In future, children will not be putting their early teeth aside for the tooth fairy to collect, but putting them instead into a stem cell bank.

Rather than being rewarded with a coin, stem cells within the tooth will be stored to cure them of some of the deadliest afflictions they might suffer half a century later.

“Parents will want to store the stem cells found in the pulp inside these juvenile teeth in liquid nitrogen” says Dr Stan Gronthos, a haematologist at the Hanson Institute in Adelaide, South Australia. “That way they could be used to grow new teeth and perhaps even cure neurological disorders like Parkinson’s disease.”

He predicts they will become effective for growing replacement brain tissue to overcome stroke damage as well as basal cell degradation linked with Parkinson’s.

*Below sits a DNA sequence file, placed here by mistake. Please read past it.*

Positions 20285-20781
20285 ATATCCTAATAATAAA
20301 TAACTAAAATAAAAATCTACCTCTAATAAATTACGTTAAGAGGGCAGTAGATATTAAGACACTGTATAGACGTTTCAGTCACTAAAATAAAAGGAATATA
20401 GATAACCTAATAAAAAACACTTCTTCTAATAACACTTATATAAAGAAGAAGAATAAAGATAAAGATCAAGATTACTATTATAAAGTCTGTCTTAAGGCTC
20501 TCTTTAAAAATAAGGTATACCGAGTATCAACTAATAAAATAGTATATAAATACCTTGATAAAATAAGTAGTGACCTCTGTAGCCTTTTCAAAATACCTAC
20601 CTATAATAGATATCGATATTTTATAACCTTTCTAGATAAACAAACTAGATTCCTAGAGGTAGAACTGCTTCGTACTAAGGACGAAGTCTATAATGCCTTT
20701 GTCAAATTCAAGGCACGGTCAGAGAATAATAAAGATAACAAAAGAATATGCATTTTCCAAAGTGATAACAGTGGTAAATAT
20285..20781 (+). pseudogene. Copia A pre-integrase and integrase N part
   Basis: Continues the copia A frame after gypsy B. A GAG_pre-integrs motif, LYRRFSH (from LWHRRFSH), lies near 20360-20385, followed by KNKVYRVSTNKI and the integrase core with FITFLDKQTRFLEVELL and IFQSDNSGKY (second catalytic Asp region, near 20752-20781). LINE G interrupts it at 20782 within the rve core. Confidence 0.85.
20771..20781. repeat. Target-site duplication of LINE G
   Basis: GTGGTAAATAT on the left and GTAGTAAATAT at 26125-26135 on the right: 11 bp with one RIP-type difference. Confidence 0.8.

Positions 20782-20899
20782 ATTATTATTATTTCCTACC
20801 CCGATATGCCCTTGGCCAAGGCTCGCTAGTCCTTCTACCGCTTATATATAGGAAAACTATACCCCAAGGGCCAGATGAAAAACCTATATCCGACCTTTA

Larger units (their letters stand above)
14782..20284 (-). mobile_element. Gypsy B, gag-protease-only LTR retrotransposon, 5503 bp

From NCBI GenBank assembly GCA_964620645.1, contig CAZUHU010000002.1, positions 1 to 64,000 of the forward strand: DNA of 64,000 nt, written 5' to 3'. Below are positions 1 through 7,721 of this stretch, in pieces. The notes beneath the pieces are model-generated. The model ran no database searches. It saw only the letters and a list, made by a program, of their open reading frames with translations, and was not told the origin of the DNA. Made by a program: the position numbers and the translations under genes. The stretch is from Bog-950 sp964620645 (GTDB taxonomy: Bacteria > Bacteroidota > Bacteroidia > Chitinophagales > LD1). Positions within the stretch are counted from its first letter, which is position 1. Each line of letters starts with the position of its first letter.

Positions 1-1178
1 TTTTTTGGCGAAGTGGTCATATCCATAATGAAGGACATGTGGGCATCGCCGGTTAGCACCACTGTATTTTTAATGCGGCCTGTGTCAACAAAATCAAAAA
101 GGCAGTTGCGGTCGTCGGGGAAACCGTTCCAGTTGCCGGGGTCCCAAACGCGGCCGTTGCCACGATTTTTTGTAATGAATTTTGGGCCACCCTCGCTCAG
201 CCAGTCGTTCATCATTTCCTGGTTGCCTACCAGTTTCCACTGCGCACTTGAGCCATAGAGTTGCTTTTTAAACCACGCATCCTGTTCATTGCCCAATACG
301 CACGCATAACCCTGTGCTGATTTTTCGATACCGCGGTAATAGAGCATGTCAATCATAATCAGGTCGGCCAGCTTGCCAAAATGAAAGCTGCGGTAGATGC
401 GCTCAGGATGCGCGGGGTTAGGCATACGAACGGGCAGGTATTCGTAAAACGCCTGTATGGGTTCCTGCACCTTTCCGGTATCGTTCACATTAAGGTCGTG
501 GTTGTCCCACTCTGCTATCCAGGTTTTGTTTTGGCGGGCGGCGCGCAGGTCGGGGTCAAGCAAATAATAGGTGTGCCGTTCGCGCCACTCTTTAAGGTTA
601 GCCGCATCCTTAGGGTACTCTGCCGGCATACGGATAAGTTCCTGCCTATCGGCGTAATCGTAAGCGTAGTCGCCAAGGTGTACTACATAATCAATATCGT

The research Dr Gronthos highlighted took centre stage at the Australian Stem Cell Scientific Conference in October.

Many delegates to the Sydney conference expressed optimism that cells extracted from the pulp of children’s milk teeth would be more versatile than embryonic material, as well as more ethically acceptable.

In 2000 Dr Gronthos was working at the National Institutes of Health in the US with Dr Songtao Shi when they unexpectedly found colonies of stem cells inside adult teeth.

This caused Dr Shi to examine a milk tooth discarded by his six-year-old daughter. He found it contained potentially more versatile stem cells than the adult teeth.

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